Cemiplimab for Kidney Transplant Recipients With Advanced Cutaneous Squamous Cell Carcinoma

Author(s): Glenn J. Hanna, MD1,Harita Dharanesswaran, BS2,Anita Giobbie-Hurder, MS3,John J. Harran, RN2,Zixi Liao, RN2,Lori Pai, MD4,Vatche Tchekmedyian, MD5,Emily S. Ruiz, MD2,Abigail H. Waldman, MD2,Chrysalyne D. Schmults, MD2,Leonardo V. Riella, MD, PhD6,Patrick Lizotte, PhD7,Cloud P. Paweletz, PhD7,Anil K. Chandraker, MD, MBCHB8,Naoka Murakami, MD, PhD9,Ann W. Silk, MD10
Source: https://doi.org/10.1200/JCO.23.0149
Anjan J Patel MD

Dr. Anjan Patel's Thoughts

Granted, this is a small study of 12 patients, it is nice to see an official report indicating safety regarding the use of CPI in the setting of advanced cutaneous SCC’s secondary to chronic immunosuppressive therapy after renal transplant. Patients were treated with steroids and rapamycin before/after the cemiplimab infusions, and no patients had rejection events.


Cemiplimab is approved for treating locally advanced or metastatic cutaneous squamous cell carcinoma (CSCC). Solid organ transplant recipients have been excluded from immunotherapy trials, given concern for allograft rejection despite their increased risk of skin cancers. Chronic immunosuppression is necessary to prevent organ rejection but may attenuate antitumor response with PD-1 inhibitors.


We report a phase I study of cemiplimab for kidney transplant recipients (KTRs) with advanced CSCC. After cross-taper to a mammalian target of rapamycin (mTOR) inhibitor and pulsed dose corticosteroids (prednisone 40 mg once daily, the day before and on days 1-3 of each cycle, followed by 20 mg once daily on days 4-6, then 10 mg once daily until the day before each subsequent cycle), patients received cemiplimab 350 mg intravenously once every 3 weeks for up to 2 years and were assessed for response every 8 weeks. The primary end point was the rate of kidney rejection, with key secondary end points including rate and duration of response, and survival.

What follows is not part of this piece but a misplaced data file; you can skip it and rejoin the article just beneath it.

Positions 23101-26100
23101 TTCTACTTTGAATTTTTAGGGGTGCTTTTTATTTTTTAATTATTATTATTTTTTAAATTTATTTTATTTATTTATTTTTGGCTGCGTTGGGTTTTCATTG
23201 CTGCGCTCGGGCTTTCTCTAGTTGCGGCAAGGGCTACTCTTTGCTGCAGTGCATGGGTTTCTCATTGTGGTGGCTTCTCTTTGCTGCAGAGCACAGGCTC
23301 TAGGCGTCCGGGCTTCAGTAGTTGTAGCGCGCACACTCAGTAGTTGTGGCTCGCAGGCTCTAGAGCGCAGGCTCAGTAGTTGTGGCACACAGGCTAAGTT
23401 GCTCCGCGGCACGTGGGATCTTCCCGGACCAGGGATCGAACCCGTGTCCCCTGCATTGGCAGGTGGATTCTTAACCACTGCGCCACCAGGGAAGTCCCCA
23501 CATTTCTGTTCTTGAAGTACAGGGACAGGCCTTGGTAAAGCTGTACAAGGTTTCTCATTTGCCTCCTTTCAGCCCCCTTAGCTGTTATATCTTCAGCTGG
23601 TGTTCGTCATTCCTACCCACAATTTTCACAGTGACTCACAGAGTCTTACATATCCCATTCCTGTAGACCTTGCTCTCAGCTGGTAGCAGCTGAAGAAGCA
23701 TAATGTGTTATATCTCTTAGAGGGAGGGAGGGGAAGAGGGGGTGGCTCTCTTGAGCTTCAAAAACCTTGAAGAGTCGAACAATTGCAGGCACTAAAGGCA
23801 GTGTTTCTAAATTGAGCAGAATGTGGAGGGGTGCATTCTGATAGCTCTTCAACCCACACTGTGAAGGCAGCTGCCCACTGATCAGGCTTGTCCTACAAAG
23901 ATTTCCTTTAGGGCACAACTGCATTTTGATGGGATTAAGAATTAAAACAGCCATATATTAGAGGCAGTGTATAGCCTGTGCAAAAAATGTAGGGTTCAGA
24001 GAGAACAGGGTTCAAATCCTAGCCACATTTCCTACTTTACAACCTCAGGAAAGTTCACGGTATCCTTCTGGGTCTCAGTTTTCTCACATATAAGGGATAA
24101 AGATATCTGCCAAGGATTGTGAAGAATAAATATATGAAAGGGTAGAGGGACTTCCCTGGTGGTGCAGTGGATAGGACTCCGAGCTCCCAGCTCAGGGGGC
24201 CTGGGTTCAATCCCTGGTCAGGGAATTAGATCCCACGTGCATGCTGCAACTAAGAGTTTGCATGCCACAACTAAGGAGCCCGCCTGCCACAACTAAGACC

Twelve patients were treated. No kidney rejection or loss was observed. A response to cemiplimab was observed in five of 11 evaluable patients (46%; 90% CI, 22 to 73), including two with durable responses beyond a year. Median follow-up was 6.8 months (range, 0.7-29.8). Treatment-related grade 3 or greater adverse events occurred in five patients (42%), including diarrhea, infection, and metabolic disturbances. One patient died of angioedema and anaphylaxis attributed to mTOR inhibitor cross-taper.


mTOR inhibitor and corticosteroids represent a favorable immunosuppressive regimen for KTRs with advanced CSCC receiving immunotherapy. This combination resulted in durable antitumor responses with no kidney rejection events (funded by Regeneron Pharmaceuticals [ClinicalTrials.gov identifier: NCT04339062]).

Author Affiliations

1Center for Head and Neck Oncology, Dana-Farber Cancer Institute, Boston, MA, 2Center for Cutaneous Oncology, Dana-Farber Cancer Institute, Boston, MA, 3Department of Data Science, Dana-Farber Cancer Institute, Boston, MA, 4Department of Hematology/Oncology, Tufts Medical Center, Boston, MA, 5Department of Hematology/Oncology, Maine Health Cancer Center, Portland, ME, 6Department of Medicine, Renal Division, Massachusetts General Hospital, Boston, MA, 7Belfer Center for Applied Cancer Science, Dana-Farber Cancer Institute, Boston, MA, 8Division of Renal Medicine, Brigham and Women’s Hospital, Boston, MA, 9Division of Renal Medicine, Brigham and Women’s Hospital, Boston, MA, 10Center for Cutaneous Oncology, Dana-Farber Cancer Institute, Boston, MA

Leave a Comment

Your email address will not be published. Required fields are marked *

Related Articles